• Mechanicsburg Office
    Fredricksen Outpatient Center
    2025 Technology Parkway, Suites 108 & 109
    Mechanicsburg, PA 17050
    Phone: (717) 791-2680
    Fax: (717) 791-2686
  • Camp Hill Office
    25 West Shore Drive
    Camp Hill, PA 17011
    Phone: (717) 791-2680
    Fax: (717) 909-6803
HealthCenter
JDC is currently accepting newborns into the practice. However, so that we can continue to offer our existing patients the care and attention that they deserve, JDC is no longer accepting families with existing children who wish to transfer their care from another practice. This will remain in effect until further notice.
Text4baby is a free* health information service delivered on your mobile phone, to help keep you and your baby healthy. JDC Pediatrics recommends this app, which will give you access to well-visit information, a personalized vaccination tracker, and appointment reminders. Click here for sign-up info.
Does your child always seem to have some kind of form or another to be completed? He may or may not need to be seen, depending on the type of form. Click here to find out what you will need to do.
The flu vaccine for the 2017-18 flu season is now available at JDC Pediatrics. We recommend that all children ages 6 months through 18 years receive this vaccine. Please call our office to schedule an appointment. Click here for more info on the flu vaccine.
The American Accademy of Pediatrics (AAP) is advising parents to stop giving fruit juice to children in the first year of life, saying the drink is not as healthful as many parents think. Click here for more info and age-group recommendations for fruit juice.
Previously the HPV vaccine was given as a 3-dose series for all eligible-aged children. Now only 2 doses are recommended for children age 9 through 14, with the doses separated by at least 6 months. Children who begin HPV vaccination at 15 years of age and older will still need 3 doses. We will send a reminder call to you when your child is due for their next dose.

Child Behavior

Disrespect

"My child is often disrespectful to me. She talks back in a sassy manner, yells at me, and sometimes calls me names. The more I punish her, the worse it gets."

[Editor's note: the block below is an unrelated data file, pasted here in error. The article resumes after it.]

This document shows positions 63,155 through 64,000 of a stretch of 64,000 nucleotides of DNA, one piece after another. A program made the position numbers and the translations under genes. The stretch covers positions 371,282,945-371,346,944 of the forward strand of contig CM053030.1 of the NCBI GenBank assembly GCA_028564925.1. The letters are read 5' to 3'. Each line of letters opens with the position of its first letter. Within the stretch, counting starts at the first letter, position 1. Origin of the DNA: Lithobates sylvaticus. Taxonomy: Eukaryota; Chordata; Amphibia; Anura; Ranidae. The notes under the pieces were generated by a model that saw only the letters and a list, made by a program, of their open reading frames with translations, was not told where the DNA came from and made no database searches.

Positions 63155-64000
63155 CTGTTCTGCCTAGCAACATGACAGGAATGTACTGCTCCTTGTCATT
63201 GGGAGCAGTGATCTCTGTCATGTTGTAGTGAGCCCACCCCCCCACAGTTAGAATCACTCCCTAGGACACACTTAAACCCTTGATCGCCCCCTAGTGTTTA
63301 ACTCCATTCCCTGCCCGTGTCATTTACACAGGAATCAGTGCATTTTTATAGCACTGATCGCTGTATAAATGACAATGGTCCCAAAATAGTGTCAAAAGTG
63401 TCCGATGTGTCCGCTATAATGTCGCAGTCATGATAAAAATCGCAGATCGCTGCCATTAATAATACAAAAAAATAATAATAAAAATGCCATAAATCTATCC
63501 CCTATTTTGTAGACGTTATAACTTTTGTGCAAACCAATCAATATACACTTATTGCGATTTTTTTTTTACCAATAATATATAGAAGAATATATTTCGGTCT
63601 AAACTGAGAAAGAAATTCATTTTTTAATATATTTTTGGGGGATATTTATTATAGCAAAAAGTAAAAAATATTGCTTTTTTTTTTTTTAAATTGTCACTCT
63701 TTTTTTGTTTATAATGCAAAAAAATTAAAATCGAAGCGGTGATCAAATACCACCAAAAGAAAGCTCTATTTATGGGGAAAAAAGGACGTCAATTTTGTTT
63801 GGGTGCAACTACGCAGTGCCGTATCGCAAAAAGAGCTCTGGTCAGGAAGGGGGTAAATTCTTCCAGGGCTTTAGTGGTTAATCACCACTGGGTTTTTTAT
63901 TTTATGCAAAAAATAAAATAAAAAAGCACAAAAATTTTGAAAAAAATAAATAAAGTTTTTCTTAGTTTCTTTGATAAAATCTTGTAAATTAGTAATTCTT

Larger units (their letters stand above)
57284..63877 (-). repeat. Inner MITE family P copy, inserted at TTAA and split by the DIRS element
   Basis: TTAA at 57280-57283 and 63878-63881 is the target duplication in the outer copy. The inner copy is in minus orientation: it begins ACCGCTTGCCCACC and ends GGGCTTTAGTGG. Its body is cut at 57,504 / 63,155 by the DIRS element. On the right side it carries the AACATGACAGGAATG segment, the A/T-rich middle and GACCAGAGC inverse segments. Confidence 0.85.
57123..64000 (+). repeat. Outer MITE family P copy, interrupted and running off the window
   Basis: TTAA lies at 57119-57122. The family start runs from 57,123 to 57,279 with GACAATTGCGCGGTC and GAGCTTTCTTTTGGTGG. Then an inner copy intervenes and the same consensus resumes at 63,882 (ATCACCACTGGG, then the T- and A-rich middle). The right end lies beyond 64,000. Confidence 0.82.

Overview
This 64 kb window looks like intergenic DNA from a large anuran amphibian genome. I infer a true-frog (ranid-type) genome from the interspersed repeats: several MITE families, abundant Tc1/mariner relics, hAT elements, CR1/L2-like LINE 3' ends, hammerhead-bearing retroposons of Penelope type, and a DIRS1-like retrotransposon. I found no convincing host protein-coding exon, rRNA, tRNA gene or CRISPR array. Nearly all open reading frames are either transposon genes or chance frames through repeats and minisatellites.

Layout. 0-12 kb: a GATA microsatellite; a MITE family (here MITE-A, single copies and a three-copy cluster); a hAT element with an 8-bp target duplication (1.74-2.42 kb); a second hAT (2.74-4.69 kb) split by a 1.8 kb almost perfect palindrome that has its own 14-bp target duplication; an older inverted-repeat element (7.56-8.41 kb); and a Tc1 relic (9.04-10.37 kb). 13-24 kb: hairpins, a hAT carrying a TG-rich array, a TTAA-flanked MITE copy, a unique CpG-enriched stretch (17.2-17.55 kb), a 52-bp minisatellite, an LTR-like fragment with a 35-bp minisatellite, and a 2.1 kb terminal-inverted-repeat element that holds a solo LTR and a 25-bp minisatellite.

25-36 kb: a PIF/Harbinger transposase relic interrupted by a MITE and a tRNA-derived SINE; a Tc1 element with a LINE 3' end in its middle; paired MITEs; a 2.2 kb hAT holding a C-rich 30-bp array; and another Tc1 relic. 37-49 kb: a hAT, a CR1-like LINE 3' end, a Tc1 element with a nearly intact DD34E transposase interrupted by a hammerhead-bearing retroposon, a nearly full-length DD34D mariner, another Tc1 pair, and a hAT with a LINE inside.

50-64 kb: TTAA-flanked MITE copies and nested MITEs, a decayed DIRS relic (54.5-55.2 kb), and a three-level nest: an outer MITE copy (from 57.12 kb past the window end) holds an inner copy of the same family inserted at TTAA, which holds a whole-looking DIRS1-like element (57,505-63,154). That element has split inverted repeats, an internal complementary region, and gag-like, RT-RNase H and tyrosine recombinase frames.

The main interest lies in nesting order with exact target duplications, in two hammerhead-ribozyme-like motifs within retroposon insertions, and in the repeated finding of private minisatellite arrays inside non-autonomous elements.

Understanding Your Child, Yourself, and the Situation

Children learn from the examples they see. Too many parents expect their children to be respectful when they are not respectful to their children. Punishment is not respectful.

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Suggestions

1. In a calm, respectful voice, tell your child, "If I have ever spoken to you that way, I apologize. I don't want to hurt you or be hurt by you. Can we start over?"

2. "You are obviously very upset right now. I know it upsets me when you talk that way. Let's both take some time out to calm down. We can talk later when we feel better."

3. Another possibility is to say what you will do. "When you talk disrespectfully to me, I will leave the room. I love you and want to listen to you when you are ready to talk respectfully. I love myself enough to walk away from verbal abuse." Calmly leave the room without saying a word. If your child follows, go for a walk or get into the shower. After a cooling-off period, ask, "Are you ready to talk with me now?" If you are not too upset, try hugging your child. Sometimes children are not ready to accept a hug at this time. Other times a hug changes the atmosphere for both of you to one of love and respect.

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Planning Ahead to Prevent Future Problems

1. Be willing to take a look at how you might be teaching the very thing you abhor in your child by being disrespectful to her. Many parents have been shocked when they overheard their children talking to their dolls because their children were very good at mimicking how they were talked to.

2. If this is a recurring problem, put it on the family meeting agenda for discussion. Sometimes a discussion is enough to help the individuals involved cooperate to stop the problem.

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Life Skills Children Can Learn

Children can learn that it is not okay for them to be disrespectful to others or to tolerate others being disrespectful to them.

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Parenting Pointers

This is a good time to act instead of react. It is very tempting to get revenge by punishing when your children hurt your feelings. This models disrespect while trying to teach respect.

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Booster Thoughts

From a note sent by a grateful parent: "I'm all choked up right now because my fifteen-year-old daughter just came in and said, 'Mom, are you planning to do some washing today so that I can include my jeans, or should I put a load in before school?' It was such a respectful departure from 'Mom, have my jeans washed when I get home from school!'

Thank God for family meetings and calm dialogue instead of yelling, reacting, and the angry feelings we have known."

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These articles are an excerpt from the book Positive Discipline A-Z by Jane Nelsen, Lynn Lott and H. Stephen Glenn. If you are interested in learning more about the book or authors, please visit

www.positivediscipline.com.


Mechanicsburg Office • 2025 Technology Parkway, Suites 108 & 109 • (717) 791-2680 | Camp Hill Office • 25 West Shore Drive • (717) 791-2680